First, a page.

Studies that used any form of virtual reality as a rehabilitation intervention for patients with stroke were eligible for inclusion. Studies of patients with a variety of stroke foci and symptomatology were included in the review. The included studies used a wide range of virtual reality interventions which focused on skills such as memory, spatial awareness, motor control and balance. The majority of studies used a desktop personal computer to deliver the intervention, but head-mounted displays, glasses and alternative monitors were also used, as were a variety of user interfaces. Where reported, the number of virtual reality sessions ranged from 1 to 20, and lasted between 13 and 150 minutes. Studies were required to report levels of impairment or activity levels as outcomes. The outcomes reported were predominantly related to motor function; other outcomes included range and speed of movement of upper limb or gait, and measures of strength. The outcomes were mostly assessed using computer-based measures and kinematic data derived from motion tracking devices. Inclusion criteria were not stated for the study design; the included studies were randomised controlled trials (RCTs), controlled clinical trials (CCTs), uncontrolled trials and case reports.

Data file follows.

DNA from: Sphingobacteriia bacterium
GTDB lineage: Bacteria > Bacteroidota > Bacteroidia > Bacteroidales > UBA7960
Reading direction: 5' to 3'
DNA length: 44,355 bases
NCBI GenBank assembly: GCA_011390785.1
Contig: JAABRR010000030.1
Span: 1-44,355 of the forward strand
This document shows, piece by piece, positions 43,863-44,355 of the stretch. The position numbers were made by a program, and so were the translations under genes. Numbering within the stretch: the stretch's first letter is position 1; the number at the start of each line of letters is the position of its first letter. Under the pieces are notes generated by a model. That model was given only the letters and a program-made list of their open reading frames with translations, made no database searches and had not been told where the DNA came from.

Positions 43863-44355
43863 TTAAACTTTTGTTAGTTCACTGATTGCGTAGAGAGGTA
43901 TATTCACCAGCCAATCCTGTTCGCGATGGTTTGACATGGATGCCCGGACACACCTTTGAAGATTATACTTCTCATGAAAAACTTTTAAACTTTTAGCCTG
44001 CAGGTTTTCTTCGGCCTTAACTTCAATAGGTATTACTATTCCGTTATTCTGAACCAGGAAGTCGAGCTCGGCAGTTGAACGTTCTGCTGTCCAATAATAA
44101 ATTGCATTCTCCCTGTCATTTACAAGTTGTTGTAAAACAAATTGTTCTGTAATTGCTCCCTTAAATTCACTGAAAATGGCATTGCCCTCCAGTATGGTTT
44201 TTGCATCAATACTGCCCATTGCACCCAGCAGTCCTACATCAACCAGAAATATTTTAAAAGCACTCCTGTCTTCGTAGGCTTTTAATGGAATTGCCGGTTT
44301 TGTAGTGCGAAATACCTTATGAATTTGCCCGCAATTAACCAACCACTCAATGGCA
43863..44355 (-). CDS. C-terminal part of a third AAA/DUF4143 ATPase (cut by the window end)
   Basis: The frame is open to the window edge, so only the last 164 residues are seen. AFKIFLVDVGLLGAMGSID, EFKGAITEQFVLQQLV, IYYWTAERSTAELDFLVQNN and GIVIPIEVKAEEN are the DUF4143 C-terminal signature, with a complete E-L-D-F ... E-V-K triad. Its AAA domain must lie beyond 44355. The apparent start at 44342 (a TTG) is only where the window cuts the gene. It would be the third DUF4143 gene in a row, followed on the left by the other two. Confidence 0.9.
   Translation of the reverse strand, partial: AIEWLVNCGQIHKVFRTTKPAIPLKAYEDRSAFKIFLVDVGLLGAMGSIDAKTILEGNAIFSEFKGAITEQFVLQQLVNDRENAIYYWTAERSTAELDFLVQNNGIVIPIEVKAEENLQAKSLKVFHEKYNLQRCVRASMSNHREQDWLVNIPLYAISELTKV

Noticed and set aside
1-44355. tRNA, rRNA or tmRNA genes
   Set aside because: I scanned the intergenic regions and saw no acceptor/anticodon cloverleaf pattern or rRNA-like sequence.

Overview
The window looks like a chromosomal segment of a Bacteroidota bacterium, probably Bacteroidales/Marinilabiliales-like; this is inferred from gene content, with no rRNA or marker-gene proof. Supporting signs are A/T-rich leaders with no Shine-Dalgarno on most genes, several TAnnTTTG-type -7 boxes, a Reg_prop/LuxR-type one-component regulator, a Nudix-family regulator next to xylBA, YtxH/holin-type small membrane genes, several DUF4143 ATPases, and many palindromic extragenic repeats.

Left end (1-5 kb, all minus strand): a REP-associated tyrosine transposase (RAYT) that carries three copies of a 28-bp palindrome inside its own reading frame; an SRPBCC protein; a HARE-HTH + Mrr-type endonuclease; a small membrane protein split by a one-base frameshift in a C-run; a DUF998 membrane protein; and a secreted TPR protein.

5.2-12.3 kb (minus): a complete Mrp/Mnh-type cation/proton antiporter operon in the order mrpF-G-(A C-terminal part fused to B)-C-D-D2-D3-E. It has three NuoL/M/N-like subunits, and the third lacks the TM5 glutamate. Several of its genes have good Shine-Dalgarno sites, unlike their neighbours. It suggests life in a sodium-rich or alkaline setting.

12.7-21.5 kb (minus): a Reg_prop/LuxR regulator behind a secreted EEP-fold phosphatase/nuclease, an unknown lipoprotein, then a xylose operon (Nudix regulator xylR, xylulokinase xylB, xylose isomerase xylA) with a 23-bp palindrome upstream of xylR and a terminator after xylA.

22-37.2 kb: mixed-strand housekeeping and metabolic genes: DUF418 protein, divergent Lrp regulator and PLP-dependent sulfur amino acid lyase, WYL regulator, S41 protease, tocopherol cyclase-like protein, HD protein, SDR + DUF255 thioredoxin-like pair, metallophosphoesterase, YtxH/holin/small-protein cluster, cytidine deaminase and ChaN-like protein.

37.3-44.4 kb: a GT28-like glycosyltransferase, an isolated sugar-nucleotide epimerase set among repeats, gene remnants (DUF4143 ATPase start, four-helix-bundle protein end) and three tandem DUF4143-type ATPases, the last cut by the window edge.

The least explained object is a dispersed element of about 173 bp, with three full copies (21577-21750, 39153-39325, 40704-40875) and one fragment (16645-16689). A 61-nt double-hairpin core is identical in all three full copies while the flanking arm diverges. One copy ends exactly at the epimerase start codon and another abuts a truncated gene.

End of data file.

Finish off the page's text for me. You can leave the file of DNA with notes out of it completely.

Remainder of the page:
The authors stated that studies were selected for the review by screening abstracts, with full papers assessed where necessary, but did not state how many reviewers performed the selection.